The United States and Canada have maintained a strong trade relationship over the years, sharing signature products from both countries. In 2010, U.S. agricultural exports to Canada were valued at $16.8 billion. Geographical proximity, similar business practices and eating habits make Canada an attractive export market for new-to-export and new-to-market U.S. companies. Canadians often travel to the United States, developing a taste for our regional flavors, including California wine.
The California Wine Fair stopped by the Westin Hotel in Ottawa as part of its 2011 Canadian tour in early April. The event, sponsored by the California Wine Institute, U.S. Mission to Canada and USDA’s Foreign Agricultural Service, hosted more than 120 California vineyards as they introduced their newest and best vintages from across the Golden State. This is the thirty-first year of the fair, which also toured Edmonton, Calgary, Vancouver, Toronto, Montreal, and Quebec City. The tour heads to Halifax this month.
U.S. wine exports to Canada increased by 30 percent last year and were valued at $269 million in 2010, due in large part to interest generated from promotional events throughout Canada. As a result, the United States is now the third largest supplier of wine to Canada, surpassing Australia last year. The lead suppliers remain France and Italy. Additionally, the United States registered the strongest growth by any supplier in Quebec, which was Canada’s largest provincial market for wine in 2010.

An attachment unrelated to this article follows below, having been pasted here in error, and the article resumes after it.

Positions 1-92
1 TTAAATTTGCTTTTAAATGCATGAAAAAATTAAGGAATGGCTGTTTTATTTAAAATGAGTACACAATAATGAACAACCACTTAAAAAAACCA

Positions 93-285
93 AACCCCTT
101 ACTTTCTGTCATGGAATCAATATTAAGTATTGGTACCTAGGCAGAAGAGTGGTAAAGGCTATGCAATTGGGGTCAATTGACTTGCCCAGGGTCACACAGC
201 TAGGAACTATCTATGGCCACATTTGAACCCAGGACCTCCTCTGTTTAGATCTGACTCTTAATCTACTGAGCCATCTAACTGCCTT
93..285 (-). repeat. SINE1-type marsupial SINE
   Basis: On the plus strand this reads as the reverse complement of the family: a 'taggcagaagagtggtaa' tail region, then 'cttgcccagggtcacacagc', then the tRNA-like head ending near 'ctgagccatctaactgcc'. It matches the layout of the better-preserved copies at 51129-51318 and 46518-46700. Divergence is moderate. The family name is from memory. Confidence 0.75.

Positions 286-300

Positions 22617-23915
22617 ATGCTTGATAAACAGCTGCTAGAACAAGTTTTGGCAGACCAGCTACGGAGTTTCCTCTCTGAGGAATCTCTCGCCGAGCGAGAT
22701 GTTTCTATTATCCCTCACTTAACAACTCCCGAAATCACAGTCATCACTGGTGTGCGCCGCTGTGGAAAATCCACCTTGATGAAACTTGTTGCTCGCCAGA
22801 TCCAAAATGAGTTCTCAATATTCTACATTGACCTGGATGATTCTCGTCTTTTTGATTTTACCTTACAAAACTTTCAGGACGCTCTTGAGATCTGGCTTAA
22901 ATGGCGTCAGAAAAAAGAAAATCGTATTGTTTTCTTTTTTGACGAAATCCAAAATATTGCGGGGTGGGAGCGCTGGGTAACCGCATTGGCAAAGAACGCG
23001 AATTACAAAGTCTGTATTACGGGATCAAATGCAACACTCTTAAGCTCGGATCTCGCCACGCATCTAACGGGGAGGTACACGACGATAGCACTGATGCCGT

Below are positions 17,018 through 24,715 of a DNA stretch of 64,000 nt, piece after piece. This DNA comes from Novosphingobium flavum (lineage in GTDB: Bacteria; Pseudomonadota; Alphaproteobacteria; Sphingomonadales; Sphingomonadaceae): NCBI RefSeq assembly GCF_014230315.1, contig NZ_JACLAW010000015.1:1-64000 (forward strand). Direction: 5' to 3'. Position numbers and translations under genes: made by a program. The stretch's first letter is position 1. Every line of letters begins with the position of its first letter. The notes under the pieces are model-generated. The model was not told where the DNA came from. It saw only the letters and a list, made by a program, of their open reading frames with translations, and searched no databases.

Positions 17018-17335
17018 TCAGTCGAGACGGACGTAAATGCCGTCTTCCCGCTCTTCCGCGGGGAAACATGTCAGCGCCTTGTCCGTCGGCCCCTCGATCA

Every $1 billion in agricultural exports supports roughly 8,400 jobs in the United States. And strong trade continues to be a key contributor to building an economy that continues to grow, innovate and out-compete the rest of the world. Exports of U.S. farm goods in fiscal year 2011 (Oct. 1, 2010 – Sept. 30, 2011) are projected to surpass previous records by $20 billion. Moreover, the agricultural trade balance—a balance of U.S. exports versus foreign imports—is also projected to set a record surplus of $47.5 billion in 2011.
Our continued efforts to maintain a fruitful trade relationship with our neighbor to the north illustrate USDA’s commitment to achieving the administration’s National Export Initiative goal of doubling overall U.S. exports by 2014.